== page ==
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[ASK] Make x and y the Subjects: x^3-3xy^2=a, 3x^2y-y^3=b

Monoxdifly

Well-known member
Aug 6, 2015
267
\(\displaystyle x^3-3xy^2=a\)
\(\displaystyle 3x^2y-y^3=b\)
make a formula using a and b for x and y.

What I've done:
\(\displaystyle x^3-3xy^2+3x^2y-y^3=a+b\)
\(\displaystyle x^3+3x^2y-3xy^2-y^3=a+b\)
\(\displaystyle (x-y)(x^2+4xy+y^2)=a+b\)
I don't know what to do from here. Any hints?
 

Opalg

MHB Oldtimer
Staff member
Feb 7, 2012
2,656
Leeds, UK
\(\displaystyle x^3-3xy^2=a\)
\(\displaystyle 3x^2y-y^3=b\)
make a formula using a and b for x and y.

What I've done:
\(\displaystyle x^3-3xy^2+3x^2y-y^3=a+b\)
\(\displaystyle x^3+3x^2y-3xy^2-y^3=a+b\)
\(\displaystyle (x-y)(x^2+4xy+y^2)=a+b\)
I don't know what to do from here. Any hints?
It looks to me as though this question is designed to be tackled using complex numbers. In fact, if you add $i$ times the second equation to the first equation, you get $x^3-3xy^2 + i(3x^2y-y^3) = a + ib$, which can be written $(x+iy)^3 = a + ib$. So $x+iy = (a+ib)^{1/3}$, and the solutions for $x$ and $y$ are then $$x = \operatorname{Re}(a+ib)^{1/3}, \qquad y = \operatorname{Im}(a+ib)^{1/3}.$$ Since a complex number has three cube roots, those formulas give three solutions for $x$ and $y$.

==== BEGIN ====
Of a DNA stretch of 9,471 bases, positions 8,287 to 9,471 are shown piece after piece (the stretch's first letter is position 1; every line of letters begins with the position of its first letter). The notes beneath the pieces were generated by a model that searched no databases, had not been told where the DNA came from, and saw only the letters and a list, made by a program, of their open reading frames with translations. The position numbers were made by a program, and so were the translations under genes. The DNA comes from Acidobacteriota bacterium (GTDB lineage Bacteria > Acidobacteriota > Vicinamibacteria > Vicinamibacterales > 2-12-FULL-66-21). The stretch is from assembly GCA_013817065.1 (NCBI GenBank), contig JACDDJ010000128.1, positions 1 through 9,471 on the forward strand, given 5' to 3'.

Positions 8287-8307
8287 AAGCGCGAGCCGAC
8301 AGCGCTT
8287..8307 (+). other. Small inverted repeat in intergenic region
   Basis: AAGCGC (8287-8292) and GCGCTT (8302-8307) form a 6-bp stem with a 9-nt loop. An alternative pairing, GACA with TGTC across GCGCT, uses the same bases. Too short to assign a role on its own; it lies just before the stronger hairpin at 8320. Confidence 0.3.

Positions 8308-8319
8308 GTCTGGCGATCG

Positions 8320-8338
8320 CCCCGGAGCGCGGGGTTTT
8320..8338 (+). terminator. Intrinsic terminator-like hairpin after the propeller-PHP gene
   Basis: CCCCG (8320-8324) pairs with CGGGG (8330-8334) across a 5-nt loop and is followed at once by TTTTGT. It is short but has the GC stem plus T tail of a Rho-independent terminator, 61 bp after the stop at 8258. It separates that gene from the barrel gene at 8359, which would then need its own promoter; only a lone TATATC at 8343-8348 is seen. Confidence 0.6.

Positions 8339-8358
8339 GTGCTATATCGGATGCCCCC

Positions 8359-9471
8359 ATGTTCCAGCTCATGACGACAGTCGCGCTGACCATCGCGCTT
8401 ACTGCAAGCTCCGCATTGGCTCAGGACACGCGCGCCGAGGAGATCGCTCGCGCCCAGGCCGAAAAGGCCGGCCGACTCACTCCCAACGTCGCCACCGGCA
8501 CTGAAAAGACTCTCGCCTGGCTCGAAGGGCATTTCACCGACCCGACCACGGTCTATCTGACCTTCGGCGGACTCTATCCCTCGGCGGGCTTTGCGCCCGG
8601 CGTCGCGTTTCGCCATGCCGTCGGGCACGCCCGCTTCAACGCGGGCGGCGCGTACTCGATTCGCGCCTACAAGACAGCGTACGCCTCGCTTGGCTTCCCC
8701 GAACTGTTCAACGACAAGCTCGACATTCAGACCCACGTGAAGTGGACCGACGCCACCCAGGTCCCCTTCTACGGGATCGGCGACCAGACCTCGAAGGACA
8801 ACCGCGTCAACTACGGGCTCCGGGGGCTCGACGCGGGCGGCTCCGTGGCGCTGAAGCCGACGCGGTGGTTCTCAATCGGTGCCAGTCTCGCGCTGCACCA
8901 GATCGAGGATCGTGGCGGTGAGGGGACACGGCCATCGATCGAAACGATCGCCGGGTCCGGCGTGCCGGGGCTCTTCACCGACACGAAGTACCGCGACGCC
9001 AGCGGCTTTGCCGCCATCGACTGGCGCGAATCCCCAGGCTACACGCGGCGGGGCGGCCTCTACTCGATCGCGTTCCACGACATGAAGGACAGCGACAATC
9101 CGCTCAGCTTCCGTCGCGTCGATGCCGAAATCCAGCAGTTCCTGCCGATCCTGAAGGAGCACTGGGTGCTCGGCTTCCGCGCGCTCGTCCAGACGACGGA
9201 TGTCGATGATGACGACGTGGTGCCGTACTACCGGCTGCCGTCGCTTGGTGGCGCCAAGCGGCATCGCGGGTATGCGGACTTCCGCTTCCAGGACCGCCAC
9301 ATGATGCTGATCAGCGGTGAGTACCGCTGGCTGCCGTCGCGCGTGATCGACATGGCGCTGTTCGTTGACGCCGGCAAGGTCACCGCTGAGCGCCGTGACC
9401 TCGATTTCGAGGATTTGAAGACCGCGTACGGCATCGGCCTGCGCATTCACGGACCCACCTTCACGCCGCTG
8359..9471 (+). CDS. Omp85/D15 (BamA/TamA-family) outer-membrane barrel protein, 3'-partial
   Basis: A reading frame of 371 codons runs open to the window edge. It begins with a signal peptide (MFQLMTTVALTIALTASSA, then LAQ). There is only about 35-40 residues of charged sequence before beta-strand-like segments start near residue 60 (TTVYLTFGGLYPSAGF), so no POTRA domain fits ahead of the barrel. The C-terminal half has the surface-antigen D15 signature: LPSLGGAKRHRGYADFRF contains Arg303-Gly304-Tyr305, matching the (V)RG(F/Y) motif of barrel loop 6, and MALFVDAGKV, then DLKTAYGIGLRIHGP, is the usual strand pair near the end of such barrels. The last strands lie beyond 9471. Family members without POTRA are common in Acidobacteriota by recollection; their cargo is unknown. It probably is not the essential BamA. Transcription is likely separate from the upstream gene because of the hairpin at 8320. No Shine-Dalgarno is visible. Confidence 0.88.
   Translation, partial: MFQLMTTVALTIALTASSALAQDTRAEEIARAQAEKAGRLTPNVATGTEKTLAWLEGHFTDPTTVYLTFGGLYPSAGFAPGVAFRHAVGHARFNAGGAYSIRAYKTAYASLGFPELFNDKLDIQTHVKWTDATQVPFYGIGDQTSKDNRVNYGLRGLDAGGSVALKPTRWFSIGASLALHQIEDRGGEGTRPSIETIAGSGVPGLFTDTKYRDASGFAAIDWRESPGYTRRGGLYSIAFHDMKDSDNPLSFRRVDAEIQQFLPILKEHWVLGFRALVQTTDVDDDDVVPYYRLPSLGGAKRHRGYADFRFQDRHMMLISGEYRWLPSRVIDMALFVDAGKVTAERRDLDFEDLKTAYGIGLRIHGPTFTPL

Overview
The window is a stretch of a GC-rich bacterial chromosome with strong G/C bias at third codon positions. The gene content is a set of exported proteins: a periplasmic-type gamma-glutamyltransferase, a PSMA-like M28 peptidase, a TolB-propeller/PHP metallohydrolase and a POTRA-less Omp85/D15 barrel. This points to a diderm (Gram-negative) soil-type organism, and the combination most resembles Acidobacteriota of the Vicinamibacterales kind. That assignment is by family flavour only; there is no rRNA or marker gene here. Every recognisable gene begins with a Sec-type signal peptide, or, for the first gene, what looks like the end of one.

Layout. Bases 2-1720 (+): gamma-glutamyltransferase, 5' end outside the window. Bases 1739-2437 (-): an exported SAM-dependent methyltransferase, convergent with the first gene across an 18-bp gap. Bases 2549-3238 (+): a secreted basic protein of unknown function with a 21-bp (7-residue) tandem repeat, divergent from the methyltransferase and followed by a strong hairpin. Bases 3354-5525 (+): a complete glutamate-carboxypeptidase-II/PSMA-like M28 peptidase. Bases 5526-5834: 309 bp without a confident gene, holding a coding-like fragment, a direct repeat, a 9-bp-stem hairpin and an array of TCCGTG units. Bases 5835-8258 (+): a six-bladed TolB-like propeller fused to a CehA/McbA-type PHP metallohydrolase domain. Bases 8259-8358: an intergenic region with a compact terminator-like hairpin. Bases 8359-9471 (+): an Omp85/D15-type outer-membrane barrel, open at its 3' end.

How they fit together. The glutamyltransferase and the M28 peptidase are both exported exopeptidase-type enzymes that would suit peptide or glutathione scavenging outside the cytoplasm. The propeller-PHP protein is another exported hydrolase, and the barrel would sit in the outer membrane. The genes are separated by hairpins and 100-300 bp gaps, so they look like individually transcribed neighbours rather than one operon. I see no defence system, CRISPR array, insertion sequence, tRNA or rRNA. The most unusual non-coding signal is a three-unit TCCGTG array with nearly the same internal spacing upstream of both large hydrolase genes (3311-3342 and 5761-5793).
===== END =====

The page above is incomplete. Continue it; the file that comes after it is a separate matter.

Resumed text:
Monoxdifly

Well-known member
Aug 6, 2015
267
It looks to me as though this question is designed to be tackled using complex numbers. In fact, if you add $i$ times the second equation to the first equation, you get $x^3-3xy^2 + i(3x^2y-y^3) = a + ib$, which can be written $(x+iy)^3 = a + ib$. So $x+iy = (a+ib)^{1/3}$, and the solutions for $x$ and $y$ are then $$x = \operatorname{Re}(a+ib)^{1/3}, \qquad y = \operatorname{Im}(a+ib)^{1/3}.$$ Since a complex number has three cube roots, those formulas give three solutions for $x$ and $y$.
Complex number, eh? So, it's definitely not for high-schoolers, then.
 

skeeter

Well-known member
MHB Math Helper
Mar 1, 2012
617
North Texas
If the equations were ...

\(\displaystyle x^3+3xy^2=a\)
\(\displaystyle 3x^2y+y^3=b\)

... then the problem would fit the level of this forum.
 

Monoxdifly

Well-known member
Aug 6, 2015
267
If the equations were ...

\(\displaystyle x^3+3xy^2=a\)
\(\displaystyle 3x^2y+y^3=b\)

... then the problem would fit the level of this forum.
Guess I better change the question to that and make the answer \(\displaystyle x+y=\sqrt[3]{a+b}\).
 

skeeter

Well-known member
MHB Math Helper
Mar 1, 2012
617
North Texas
... could also be $x-y=\sqrt[3]{a-b}$
 

Monoxdifly

Well-known member
Aug 6, 2015
267
Ugh... If only that\(\displaystyle 3xy^2\) on the question was positive, this would be easy to answer.